“Future prosperity will look nothing like the past” – The challenges for today’s regional economies

16 May 2017, by Laurien Maerman

With a growing economic gap between Australia’s major cities and regional areas, there has never been a more important time to examine the policies and strategies that can ensure prosperity for regional, remote and rural economies. Long run labour force data shows the progressive disappearance of routine cognitive and routine manual jobs across the country. Automation, robotics and algorithms in the cloud are likely to hasten this trend. Regional economies are likely to face another round of structural headwinds and need to scope out futures in the world of non-routine activities…

warwick-powellIn the lead up to his presentation at the Transitioning Regional Economies Conference we spoke to Warwick Powell, Founder and Chairman at Sister City Partners to discuss some of the biggest challenges we’re facing today.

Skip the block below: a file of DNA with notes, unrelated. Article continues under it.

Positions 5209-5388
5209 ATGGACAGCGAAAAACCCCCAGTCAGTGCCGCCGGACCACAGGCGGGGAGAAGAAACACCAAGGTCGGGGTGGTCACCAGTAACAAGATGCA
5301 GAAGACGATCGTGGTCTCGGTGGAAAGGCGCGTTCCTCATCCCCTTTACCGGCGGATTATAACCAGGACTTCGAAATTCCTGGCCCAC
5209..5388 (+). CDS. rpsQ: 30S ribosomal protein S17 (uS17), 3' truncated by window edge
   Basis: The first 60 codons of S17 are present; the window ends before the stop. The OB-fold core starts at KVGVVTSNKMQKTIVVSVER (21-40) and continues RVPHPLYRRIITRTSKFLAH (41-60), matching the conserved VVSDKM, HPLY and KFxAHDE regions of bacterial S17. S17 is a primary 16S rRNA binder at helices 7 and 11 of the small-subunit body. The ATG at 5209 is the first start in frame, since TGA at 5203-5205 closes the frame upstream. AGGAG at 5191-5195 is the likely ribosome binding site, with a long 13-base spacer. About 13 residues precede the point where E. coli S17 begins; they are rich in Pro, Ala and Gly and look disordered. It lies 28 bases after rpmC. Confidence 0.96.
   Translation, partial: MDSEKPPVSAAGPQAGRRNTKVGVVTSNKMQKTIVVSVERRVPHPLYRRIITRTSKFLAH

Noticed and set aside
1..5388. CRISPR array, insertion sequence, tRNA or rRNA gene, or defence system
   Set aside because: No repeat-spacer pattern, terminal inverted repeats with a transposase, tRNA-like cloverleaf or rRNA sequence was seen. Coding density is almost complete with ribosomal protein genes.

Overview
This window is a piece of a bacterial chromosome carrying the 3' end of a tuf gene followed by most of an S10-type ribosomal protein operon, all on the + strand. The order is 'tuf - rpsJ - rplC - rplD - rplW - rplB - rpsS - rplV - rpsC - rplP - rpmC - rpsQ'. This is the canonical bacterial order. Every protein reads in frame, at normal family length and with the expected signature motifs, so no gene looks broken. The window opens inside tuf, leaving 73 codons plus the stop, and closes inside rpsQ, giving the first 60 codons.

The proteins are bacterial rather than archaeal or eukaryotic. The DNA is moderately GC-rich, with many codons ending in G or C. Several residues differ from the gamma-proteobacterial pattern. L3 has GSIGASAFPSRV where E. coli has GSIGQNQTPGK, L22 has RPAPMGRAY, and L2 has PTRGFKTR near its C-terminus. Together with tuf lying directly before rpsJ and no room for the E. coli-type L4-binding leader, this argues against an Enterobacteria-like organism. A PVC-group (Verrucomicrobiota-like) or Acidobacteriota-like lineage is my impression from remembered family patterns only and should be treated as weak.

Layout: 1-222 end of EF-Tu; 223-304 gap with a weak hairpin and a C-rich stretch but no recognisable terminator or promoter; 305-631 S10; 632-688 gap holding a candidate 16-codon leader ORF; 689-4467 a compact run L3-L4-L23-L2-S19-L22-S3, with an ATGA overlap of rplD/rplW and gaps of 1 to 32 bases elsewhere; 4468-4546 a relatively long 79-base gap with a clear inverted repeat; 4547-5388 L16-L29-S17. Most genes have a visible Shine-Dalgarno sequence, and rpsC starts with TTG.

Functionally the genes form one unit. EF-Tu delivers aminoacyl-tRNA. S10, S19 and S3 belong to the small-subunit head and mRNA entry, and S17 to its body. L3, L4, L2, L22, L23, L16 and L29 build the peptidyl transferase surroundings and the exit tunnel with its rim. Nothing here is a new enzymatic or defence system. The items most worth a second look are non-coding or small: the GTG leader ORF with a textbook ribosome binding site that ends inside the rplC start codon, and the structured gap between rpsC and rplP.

Warwick Powell firstly stated that one of the biggest challenges is to cultivate capacity in the community, to actually transition to an economy whose work-skill requirement is increasingly “non-routine” in nature.

He added: “The development and amplification of new non-routine competencies must take place at an individual level, group or organizational level, business/enterprise level through to integrated supply chains and a broader whole-of-community capacity to embrace the need to be “experimental” in what we do.”

The second challenge he mentioned is re-articulating towards global and national capital flows; and in doing so, getting away from what I have previously called the Mendicant Economy Model.

Thirdly, the challenge is driving through major competency and cultural change and development without leaving people behind. “Inclusivity is the key, which means models of local governance must change from being focused on “command-and-control models” to “co-design models”.

Warwick Powell will be speaking at the upcoming Transitioning Regional Economies Conference to discuss how regions can focus on the 21st century, its challenges and prospects without being shackled to the no-longer-relevant models of the 20th century.

The Transitioning Regional Economies Conference on 6-7 June in Melbourne, will bring together industry leaders to share ideas, case studies and discuss the policies and strategies that will future proof regional economies impacted by de-industrialisation.

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